Oh, as little as possible, Aaron. No, I – being with my family, that’s the highlight for me. I’ve got three kids at home. They’re ranged from 14 to 4 and we’re on the go constantly with the kids to one event or another. A lot of basketball’s going on right now, as everyone can imagine. My kids are very active around the farm, here. They’ve got their own sheep herd and chicken herd. We do some haying in the summertime and there’s always something to do. It’s never a dull moment when you’re hanging out with your family.

I’ve been speaking with Philip Butler, Purple Wave’s territory manager for southwestern Kansas and the Oklahoma Panhandle. Thanks again, Philip, for joining me this morning.

Aaron, thanks for having me. I appreciate it.

Find Philip on the web at Contact him at or call 620.253.4148.

Subscribe to Purple Wave’s Auction Podcast on iTunes. Search iTunes for “Purple Wave” or use the link on the podcast page on our website at

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Post by A

December 2015 relocation auctions

Mon., Nov. 23, 2015 - 6 pm | Aaron Traffas, CAI, ATS, CES

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Aaron Traffas: Hello, this is Aaron Traffas with Purple Wave. We’re conducting relocation auctions in Wichita during the first week of December for True Value and Absolute Natural Stone. I’m going to visit with Bob McBride, Purple Wave’s territory manager in Wichita, about these events. Good morning, Bob, and thanks for joining me.

Bob McBride

Bob McBride: Hey, good afternoon, Aaron.

AT: Bob, these two auctions for True Value and Absolute Natural Stone are related. Tell me about the interesting circumstances.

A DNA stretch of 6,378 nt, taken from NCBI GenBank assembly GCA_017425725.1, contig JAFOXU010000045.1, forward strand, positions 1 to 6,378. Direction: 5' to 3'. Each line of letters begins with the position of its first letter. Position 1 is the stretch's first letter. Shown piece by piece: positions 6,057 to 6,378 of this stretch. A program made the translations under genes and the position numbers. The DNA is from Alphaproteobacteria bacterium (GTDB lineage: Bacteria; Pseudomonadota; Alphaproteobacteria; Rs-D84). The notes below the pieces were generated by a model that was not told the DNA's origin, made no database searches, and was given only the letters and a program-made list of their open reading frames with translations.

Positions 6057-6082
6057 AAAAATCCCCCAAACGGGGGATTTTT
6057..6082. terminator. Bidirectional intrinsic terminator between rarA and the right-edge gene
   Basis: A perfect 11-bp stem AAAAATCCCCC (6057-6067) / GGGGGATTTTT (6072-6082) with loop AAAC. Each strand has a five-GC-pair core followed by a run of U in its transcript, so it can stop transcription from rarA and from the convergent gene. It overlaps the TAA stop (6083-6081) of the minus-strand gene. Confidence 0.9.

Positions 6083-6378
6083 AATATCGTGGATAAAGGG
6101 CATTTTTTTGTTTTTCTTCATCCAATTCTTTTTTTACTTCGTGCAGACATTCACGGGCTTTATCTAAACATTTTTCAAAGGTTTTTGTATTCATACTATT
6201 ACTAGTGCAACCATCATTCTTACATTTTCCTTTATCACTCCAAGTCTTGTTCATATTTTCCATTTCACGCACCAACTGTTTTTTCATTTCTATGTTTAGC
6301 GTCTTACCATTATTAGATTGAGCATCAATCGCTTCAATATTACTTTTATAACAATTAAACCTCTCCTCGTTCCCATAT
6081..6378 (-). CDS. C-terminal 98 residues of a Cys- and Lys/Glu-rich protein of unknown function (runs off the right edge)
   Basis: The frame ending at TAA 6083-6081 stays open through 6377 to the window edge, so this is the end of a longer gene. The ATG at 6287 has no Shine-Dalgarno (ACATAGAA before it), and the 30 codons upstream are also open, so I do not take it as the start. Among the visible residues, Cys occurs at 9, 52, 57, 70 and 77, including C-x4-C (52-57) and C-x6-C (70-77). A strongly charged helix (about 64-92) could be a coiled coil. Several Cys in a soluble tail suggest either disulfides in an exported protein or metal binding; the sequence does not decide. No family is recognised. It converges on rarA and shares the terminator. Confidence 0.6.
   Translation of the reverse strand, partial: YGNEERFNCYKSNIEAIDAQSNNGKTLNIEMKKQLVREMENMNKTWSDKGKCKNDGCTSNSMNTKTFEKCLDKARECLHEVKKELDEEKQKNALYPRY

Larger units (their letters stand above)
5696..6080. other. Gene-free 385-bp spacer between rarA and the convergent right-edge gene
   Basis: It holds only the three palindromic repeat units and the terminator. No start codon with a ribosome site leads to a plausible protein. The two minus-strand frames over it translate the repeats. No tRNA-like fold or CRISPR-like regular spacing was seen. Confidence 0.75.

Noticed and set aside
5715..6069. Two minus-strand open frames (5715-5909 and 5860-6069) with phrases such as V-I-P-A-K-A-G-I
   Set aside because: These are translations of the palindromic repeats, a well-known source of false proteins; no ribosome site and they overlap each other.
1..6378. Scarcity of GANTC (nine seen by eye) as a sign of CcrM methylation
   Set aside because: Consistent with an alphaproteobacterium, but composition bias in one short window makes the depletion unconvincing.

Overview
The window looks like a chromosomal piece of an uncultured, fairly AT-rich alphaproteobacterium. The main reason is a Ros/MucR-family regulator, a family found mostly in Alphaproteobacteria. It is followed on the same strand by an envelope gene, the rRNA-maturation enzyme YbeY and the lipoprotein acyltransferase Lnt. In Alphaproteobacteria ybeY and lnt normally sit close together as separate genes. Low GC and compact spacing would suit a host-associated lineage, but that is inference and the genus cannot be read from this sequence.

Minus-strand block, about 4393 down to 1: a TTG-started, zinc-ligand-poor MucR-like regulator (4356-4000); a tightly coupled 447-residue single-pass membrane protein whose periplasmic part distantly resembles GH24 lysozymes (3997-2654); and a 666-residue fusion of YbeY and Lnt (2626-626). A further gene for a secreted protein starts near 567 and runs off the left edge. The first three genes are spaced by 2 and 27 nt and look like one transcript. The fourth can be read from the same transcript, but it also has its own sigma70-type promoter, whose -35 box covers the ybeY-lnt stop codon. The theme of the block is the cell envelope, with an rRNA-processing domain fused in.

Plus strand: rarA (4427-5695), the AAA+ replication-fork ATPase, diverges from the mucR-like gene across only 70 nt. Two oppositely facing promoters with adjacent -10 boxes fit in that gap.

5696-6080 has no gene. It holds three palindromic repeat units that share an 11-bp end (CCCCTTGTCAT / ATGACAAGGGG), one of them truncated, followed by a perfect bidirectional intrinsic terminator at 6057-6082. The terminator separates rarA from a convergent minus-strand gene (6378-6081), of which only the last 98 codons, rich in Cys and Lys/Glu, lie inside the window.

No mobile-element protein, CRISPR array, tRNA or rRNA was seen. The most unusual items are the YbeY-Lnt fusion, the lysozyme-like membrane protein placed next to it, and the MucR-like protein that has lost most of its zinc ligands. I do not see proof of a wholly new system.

BM: Yes, Aaron. These businesses are owned by the same party, and they’re having to relocate the business due to eminent domain. Their property – their business property there is being taken for highway improvements between Kellogg Avenue and the Kansas Turnpike, so that’s the reason for the auction for Absolute Natural Stone and their True Value Rental store.

Well, let’s talk first about the True Value Rental equipment. That auction begins to close Thursday, December 3, at 1 p.m. Right now, I see over 150 items listed on the website. What kind of equipment is True Value selling?

True Value Rental auction flyer

We have a full complement of rental store equipment: skid steer, excavator, trailers from A to Z, mini-skid steer, stump grinders, trenchers, light plant, and then a full complement of tools from the showroom floor. You know, one of the highlight pieces is a 2015 Bobcat skid steer. Aaron, it has 27 actual hours on it. They also have a 2015 Bobcat compact excavator – 33 hours on it. You’ll see that the remaining equipment will all be the same vintage and very low hours, if any hours at all. We might mention, Aaron, that this store was opened in May of this year, so a lot of the equipment being offered in the True Value Rental store – much of it has never been out for rent. Those pieces that have, like I mentioned with the skid steer and the excavator – very low hours. In several of the other larger pieces, you’ll see similar hours. Again, as we mentioned, the auction is due to a forced relocation, so they never anticipated when they opened the store in May of this year that they’d be looking at having to close it down. So a very unique opportunity, it’s very seldom that we have the opportunity to sell such late model, current year equipment. Again, some not used at all and those that have been used, very, very low hour. Condition is very good on everything.